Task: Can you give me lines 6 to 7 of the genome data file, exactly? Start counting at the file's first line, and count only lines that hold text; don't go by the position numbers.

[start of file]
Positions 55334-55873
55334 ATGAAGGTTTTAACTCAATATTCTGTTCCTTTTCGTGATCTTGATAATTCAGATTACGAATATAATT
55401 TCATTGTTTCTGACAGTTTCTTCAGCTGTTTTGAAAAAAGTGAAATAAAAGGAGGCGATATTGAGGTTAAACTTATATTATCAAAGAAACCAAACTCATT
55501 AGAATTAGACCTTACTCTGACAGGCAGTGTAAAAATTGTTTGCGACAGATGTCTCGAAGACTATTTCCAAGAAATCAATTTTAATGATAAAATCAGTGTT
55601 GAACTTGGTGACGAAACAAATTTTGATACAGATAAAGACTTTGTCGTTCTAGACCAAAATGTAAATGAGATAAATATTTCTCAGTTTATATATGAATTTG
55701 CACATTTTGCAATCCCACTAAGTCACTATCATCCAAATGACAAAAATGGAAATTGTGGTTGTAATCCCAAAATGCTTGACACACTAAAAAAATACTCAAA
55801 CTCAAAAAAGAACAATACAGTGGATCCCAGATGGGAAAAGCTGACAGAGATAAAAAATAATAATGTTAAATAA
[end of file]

55701 CACATTTTGCAATCCCACTAAGTCACTATCATCCAAATGACAAAAATGGAAATTGTGGTTGTAATCCCAAAATGCTTGACACACTAAAAAAATACTCAAA
55801 CTCAAAAAAGAACAATACAGTGGATCCCAGATGGGAAAAGCTGACAGAGATAAAAAATAATAATGTTAAATAA